At one point she stopped altogether and looked up in the air. “You should have been there yesterday,” she said dreamily. “The lights and the colors were just like incredible.” Between maintaining her balance and trying to get us to the car, I didn’t have time to notice all the cars that were slowing down to see a bathing suit clad young woman tripping over her own feet in the arms of a young and balding pastor. But I did glance over my shoulder at one point and could feel the eyeballs of everyone in their cars silently judging me from afar.

I got her buckled in and asked her to guide me back to her house on the other side of town. It was eerily quiet as we reversed out of the parking lot and I decided to turn on the radio to NPR to fill the void. However, after only listening for a few moments she asked where the voices were coming from so I thought it better to turn it off completely.

As we passed by the post office on Augusta Street she cautioned me against driving too quickly for fear that the government might lock us up forever: “You know they’re always watching and listening to everything!” she said.

While we drove around the corner near the library she acted as if she was on a roller coaster going around a sharp turn. She threw her hands up in the air and shouted, “Wooooooooh I love this part of the ride!”

And when we circled around the park she let forth a burp that smelled of stale beer, hotdogs, and regret.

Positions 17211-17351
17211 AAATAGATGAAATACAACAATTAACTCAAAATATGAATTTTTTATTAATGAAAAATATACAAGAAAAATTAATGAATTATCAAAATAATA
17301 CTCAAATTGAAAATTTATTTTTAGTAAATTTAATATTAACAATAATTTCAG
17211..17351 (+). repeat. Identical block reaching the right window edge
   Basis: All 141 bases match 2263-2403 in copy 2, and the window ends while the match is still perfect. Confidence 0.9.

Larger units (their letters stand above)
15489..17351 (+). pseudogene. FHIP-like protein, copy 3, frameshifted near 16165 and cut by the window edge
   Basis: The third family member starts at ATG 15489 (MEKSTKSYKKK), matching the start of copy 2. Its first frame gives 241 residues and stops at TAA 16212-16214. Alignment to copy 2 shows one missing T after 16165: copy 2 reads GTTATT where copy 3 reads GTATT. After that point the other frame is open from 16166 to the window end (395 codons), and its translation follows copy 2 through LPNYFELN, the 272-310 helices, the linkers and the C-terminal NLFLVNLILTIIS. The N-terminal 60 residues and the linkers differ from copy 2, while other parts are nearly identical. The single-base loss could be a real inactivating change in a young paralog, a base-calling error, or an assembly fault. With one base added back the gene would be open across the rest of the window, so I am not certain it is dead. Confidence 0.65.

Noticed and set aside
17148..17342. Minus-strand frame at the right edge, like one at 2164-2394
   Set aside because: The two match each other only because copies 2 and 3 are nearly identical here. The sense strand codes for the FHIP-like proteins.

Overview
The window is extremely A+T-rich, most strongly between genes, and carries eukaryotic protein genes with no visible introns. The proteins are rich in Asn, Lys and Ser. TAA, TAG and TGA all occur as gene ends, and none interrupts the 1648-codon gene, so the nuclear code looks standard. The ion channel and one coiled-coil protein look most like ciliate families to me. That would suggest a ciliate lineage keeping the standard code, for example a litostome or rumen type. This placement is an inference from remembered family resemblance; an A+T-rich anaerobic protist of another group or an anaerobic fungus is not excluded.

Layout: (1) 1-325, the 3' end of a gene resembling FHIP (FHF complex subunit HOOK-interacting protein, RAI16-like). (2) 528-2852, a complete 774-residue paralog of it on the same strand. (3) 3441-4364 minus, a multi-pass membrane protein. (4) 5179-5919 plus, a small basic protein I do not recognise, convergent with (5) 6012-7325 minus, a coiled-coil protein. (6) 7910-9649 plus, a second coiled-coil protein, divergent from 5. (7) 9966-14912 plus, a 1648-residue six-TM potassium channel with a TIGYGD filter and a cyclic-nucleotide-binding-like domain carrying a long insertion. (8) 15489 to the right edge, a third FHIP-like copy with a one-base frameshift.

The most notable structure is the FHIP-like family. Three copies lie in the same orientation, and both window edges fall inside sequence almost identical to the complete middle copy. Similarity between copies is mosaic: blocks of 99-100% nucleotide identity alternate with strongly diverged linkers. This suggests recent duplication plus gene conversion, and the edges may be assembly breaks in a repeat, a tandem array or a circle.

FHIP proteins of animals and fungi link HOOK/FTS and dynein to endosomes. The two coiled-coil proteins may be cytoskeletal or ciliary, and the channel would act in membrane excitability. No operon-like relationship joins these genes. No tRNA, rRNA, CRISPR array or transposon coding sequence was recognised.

“So, are you like a pastor or something?” she asked abruptly during a moment of clarity and while I was trying to focus on the road. I explained that I was and that she was in the parking lot of the church I serve when I found her. “Well you don’t look like no pastor.” I laughed and began explaining how God doesn’t really care about what we wear to work so long as we work for the Lord, but she wasn’t listening to me. Instead she was humming to herself a tune that sounded vaguely familiar until I realized it was the Star Spangled Banner.

We had a time finding her house as we went up and down streets and she either could not read the street signs or refused to open her eyes to read them at all. The Christian adventure and experience I found myself in was leading me to really wonder about this whole following Jesus thing when we finally pulled up in front of her house.

The next day he took out two denarii, gave them to the innkeeper, and said, “Take care of him; and when I come back, I will repay you what more you spend.”